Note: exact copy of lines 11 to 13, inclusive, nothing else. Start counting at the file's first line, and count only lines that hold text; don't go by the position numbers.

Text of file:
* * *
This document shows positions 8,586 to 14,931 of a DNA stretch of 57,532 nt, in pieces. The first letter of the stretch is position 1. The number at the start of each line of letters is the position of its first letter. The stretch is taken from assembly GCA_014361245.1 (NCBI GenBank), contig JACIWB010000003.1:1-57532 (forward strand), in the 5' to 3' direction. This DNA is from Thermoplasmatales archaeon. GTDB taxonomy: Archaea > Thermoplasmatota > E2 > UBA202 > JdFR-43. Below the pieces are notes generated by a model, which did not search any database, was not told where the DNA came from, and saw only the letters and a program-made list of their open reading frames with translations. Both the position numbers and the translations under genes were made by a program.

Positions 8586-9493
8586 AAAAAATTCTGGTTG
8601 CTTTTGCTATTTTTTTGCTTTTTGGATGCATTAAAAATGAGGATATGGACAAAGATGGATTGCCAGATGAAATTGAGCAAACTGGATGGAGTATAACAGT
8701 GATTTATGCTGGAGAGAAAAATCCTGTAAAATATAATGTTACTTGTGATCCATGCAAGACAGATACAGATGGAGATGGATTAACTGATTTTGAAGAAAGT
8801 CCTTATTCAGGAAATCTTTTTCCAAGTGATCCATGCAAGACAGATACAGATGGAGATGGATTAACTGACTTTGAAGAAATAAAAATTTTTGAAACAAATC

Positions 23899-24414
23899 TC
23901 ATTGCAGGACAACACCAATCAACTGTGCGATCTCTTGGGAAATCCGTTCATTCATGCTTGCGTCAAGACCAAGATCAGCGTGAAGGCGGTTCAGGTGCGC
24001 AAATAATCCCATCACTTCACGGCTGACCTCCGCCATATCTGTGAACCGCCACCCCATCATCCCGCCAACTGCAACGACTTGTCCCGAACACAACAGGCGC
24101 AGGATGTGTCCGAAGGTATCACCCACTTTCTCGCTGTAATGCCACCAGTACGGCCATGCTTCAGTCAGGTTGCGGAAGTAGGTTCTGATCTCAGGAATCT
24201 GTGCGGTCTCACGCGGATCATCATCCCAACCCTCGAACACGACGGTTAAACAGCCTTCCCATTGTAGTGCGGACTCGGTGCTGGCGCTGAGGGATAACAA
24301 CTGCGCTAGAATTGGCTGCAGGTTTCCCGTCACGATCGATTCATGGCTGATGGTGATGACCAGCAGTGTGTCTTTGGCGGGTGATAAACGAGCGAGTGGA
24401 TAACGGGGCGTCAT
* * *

24101 AGGATGTGTCCGAAGGTATCACCCACTTTCTCGCTGTAATGCCACCAGTACGGCCATGCTTCAGTCAGGTTGCGGAAGTAGGTTCTGATCTCAGGAATCT
24201 GTGCGGTCTCACGCGGATCATCATCCCAACCCTCGAACACGACGGTTAAACAGCCTTCCCATTGTAGTGCGGACTCGGTGCTGGCGCTGAGGGATAACAA
24301 CTGCGCTAGAATTGGCTGCAGGTTTCCCGTCACGATCGATTCATGGCTGATGGTGATGACCAGCAGTGTGTCTTTGGCGGGTGATAAACGAGCGAGTGGA